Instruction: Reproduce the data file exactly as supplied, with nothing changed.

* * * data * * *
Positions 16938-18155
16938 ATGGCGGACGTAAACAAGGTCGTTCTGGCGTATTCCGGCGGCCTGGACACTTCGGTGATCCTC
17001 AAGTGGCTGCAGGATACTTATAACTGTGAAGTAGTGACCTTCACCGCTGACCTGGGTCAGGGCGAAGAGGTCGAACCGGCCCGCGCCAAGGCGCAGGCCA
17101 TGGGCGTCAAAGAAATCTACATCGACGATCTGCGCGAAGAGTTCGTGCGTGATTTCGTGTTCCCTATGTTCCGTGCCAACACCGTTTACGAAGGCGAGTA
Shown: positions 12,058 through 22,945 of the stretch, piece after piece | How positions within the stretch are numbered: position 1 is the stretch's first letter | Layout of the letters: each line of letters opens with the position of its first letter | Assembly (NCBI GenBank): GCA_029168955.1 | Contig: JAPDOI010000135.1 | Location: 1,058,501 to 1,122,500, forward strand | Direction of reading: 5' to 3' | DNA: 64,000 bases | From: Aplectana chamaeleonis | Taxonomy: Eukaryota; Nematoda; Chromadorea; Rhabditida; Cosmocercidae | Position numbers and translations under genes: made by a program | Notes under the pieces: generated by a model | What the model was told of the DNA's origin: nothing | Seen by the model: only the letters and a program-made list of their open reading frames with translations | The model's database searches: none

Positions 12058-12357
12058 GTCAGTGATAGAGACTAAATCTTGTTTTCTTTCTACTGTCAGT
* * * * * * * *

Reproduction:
Positions 16938-18155
16938 ATGGCGGACGTAAACAAGGTCGTTCTGGCGTATTCCGGCGGCCTGGACACTTCGGTGATCCTC
17001 AAGTGGCTGCAGGATACTTATAACTGTGAAGTAGTGACCTTCACCGCTGACCTGGGTCAGGGCGAAGAGGTCGAACCGGCCCGCGCCAAGGCGCAGGCCA
17101 TGGGCGTCAAAGAAATCTACATCGACGATCTGCGCGAAGAGTTCGTGCGTGATTTCGTGTTCCCTATGTTCCGTGCCAACACCGTTTACGAAGGCGAGTA
Shown: positions 12,058 through 22,945 of the stretch, piece after piece | How positions within the stretch are numbered: position 1 is the stretch's first letter | Layout of the letters: each line of letters opens with the position of its first letter | Assembly (NCBI GenBank): GCA_029168955.1 | Contig: JAPDOI010000135.1 | Location: 1,058,501 to 1,122,500, forward strand | Direction of reading: 5' to 3' | DNA: 64,000 bases | From: Aplectana chamaeleonis | Taxonomy: Eukaryota; Nematoda; Chromadorea; Rhabditida; Cosmocercidae | Position numbers and translations under genes: made by a program | Notes under the pieces: generated by a model | What the model was told of the DNA's origin: nothing | Seen by the model: only the letters and a program-made list of their open reading frames with translations | The model's database searches: none

Positions 12058-12357
12058 GTCAGTGATAGAGACTAAATCTTGTTTTCTTTCTACTGTCAGT